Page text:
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The French election is getting hot

Germany has been the European center of political attention in recent months, as punk-rock god Angela Merkel exits the stage after almost two decades at the helm. But there’s another big election heating up in Europe. The French will head to the polls in just twelve weeks, and the race has started to get very interesting.

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The Graphic Truth: Are you democratic enough for Joe Biden?

The Summit for Democracy, which the Biden administration has been playing up for months, kicks off Thursday. The invite-only event with representatives from 110 countries is Biden’s baby: it’s a chance for the US president to “rescue” democracy, which is in global decline. What’s less clear, however, is why some states with poor democratic records have a seat at the table, while others with better democratic bona fides don’t. Is this a real stab at strengthening democracy, or rather a naked attempt to alienate those who cozy up to foes like China and Russia? We take a look at a selection of invitees, as well as some who didn’t make the cut, and their respective democracy ratings based on the Economist Intelligence Unit's Democracy Index.

Pulitzer Prize-winning New York Times journalist Nikole Hannah-Jones has often had to defend her work as the creator of the 1619 Project, a piece of modern journalism that has gained as much praise on one end of the US political spectrum as it has sparked outrage on the other.

Hannah-Jones admits some of the criticism was fair game — and that's one reason she’s just published an extended version of the project in book form, entitled The 1619 Project: A New Origin Story. But she rejects those who’ve tried to disqualify her and the project.

"People were saying these facts are wrong... [and] that this journalism needed to be discredited, and that's not normal," she explains. "And I don't agree with that type of criticism because... it's not true.”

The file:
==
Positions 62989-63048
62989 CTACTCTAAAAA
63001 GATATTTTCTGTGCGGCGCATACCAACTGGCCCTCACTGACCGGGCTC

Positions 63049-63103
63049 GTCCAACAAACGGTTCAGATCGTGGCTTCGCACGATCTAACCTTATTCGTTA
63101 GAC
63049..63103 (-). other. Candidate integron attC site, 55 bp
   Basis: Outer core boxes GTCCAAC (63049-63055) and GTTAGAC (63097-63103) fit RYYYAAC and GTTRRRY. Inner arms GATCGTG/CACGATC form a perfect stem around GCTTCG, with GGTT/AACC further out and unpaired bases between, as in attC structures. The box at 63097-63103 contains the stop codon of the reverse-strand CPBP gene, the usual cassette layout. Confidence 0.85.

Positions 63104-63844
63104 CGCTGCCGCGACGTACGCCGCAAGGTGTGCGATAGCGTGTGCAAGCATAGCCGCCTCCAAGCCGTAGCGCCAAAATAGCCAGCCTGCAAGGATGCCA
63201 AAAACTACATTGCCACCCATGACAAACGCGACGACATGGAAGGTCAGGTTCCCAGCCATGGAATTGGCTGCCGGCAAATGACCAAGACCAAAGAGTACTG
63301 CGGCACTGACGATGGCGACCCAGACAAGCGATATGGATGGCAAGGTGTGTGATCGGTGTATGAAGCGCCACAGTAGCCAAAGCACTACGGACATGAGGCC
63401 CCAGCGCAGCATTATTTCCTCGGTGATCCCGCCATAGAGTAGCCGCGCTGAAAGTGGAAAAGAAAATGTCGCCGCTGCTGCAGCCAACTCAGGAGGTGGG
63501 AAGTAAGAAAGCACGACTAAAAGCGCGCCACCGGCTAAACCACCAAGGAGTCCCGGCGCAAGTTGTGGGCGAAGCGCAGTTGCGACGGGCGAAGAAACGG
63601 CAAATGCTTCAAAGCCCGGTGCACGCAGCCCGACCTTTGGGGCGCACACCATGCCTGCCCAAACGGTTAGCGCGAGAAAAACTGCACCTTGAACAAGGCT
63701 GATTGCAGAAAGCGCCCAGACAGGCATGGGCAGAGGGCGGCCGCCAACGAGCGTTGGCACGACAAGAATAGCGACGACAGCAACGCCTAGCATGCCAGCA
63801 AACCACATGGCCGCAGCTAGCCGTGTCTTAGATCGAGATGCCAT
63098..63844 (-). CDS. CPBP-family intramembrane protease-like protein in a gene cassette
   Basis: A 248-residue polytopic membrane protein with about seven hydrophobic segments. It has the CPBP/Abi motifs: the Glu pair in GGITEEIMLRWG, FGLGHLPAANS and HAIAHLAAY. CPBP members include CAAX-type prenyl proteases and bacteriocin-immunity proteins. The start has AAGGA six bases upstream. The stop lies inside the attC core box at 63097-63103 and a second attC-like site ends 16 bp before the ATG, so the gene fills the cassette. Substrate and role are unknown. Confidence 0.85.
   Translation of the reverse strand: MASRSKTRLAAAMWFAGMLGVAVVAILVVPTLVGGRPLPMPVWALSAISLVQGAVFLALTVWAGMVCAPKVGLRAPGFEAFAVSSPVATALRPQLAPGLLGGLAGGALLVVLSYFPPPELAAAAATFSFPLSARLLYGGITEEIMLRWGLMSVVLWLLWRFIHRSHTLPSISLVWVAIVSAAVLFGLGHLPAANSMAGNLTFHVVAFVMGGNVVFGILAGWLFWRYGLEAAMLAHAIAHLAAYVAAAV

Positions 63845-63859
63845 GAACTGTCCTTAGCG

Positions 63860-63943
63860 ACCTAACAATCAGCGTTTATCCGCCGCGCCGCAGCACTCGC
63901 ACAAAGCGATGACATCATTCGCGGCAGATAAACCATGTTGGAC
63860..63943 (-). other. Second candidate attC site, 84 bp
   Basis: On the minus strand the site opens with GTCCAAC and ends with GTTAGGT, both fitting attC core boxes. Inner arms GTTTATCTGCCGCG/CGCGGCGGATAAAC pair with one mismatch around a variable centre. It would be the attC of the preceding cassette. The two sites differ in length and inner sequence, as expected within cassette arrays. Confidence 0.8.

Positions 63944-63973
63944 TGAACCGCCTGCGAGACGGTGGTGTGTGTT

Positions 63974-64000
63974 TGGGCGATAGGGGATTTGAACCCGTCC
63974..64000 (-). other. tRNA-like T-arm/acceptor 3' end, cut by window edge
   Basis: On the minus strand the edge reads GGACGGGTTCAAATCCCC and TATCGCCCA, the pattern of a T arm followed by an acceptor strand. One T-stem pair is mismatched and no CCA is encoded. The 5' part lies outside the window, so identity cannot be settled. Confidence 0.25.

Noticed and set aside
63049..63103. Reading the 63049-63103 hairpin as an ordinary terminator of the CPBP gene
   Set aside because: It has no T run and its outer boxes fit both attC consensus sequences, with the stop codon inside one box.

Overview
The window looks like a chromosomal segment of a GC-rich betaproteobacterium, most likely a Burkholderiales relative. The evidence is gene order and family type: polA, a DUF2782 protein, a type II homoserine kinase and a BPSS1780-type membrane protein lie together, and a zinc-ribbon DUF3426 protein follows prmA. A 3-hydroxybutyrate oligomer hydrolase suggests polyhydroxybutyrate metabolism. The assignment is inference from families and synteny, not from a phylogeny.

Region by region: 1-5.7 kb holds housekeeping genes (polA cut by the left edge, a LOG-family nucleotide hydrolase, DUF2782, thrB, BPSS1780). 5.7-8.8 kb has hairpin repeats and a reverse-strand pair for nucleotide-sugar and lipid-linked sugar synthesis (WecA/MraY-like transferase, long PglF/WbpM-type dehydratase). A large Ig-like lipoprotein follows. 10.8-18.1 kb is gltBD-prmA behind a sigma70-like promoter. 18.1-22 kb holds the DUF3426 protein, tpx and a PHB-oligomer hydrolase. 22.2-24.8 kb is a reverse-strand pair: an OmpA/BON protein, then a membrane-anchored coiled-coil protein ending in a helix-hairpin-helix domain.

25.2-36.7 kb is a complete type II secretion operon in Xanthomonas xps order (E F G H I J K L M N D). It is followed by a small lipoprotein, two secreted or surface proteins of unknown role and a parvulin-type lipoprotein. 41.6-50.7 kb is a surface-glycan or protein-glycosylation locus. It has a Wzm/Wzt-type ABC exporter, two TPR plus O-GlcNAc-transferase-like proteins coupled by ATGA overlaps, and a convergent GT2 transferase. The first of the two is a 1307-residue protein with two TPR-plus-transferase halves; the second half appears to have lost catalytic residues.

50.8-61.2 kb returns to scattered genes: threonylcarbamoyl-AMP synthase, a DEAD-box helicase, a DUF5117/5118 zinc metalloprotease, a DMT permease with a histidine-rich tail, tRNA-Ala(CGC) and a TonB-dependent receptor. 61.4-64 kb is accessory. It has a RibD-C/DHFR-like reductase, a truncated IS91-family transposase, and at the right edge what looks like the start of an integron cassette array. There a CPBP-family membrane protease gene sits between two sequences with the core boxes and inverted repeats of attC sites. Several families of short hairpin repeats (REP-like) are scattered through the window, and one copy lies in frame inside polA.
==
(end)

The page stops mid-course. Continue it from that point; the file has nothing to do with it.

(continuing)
According to Hannah-Jones, part of the problem is the mistaken perception that the 1619 Project claimed that slavery was uniquely American. It did not, she says, but did argue that the history of US slavery is quite exceptional in another way.

"There is something clearly unique about a country engaging in chattel slavery that says it was founded on ideas of individual rights and liberty. And that was not Brazil. That was not Jamaica. That was not any of the islands in the Caribbean. They didn't pretend to be a nation founded on God-given rights. We did."

Watch all of Hannah-Jones' interview with Ian Bremmer on the upcoming episode of GZERO World.

British Prime Minister Boris Johnson observes an early morning Merseyside police raid on a home in Liverpool as part of 'Operation Toxic' to infiltrate County Lines drug dealings in Liverpool, Britain December 6, 2021.

Boris’ horrible, no good, very bad day. Boris Johnson is no stranger to controversy. In fact, sometimes he appears to relish it. But not this time. As British authorities weigh whether to impose unpopular restrictions amid a surge in omicron cases, a video has surfaced of top Downing Street aides tastelessly joking about flouting lockdown rules last Christmas by gathering for a holiday party. At the time, Britons were forbidden to gather with friends and family during the holiday season, let alone say goodbye to dying relatives. What’s more, Downing Street has been accused of trying to cover up the shindig – a “wine and cheese” night, according to the video – until this damning footage materialized. Johnson says he is “sickened and furious” about it, and a top aide has since resigned. (Johnson himself has not been accused of attending the party.) Meanwhile, London police say they are looking into the case. The timing is pretty awful for Johnson, who is already facing party backlash over a series of blunders in recent months, as well as his perceived failure to address Brexit-related shortages of gasoline and goods. Currently, 55 percent of Britons disapprove of his leadership.

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A person waves flags as people gather after the Senate approved a same-sex marriage bill, in Santiago, Chile December 7, 2021

8: Chile’s Congress approved same-sex marriage Wednesday, becoming the eighth Latin American country to do so. Conservative President Sebastián Piñera for years opposed the measure, which would give full parental rights to same-sex couples, but six months ago changed his position, paving the way for the bill’s passage.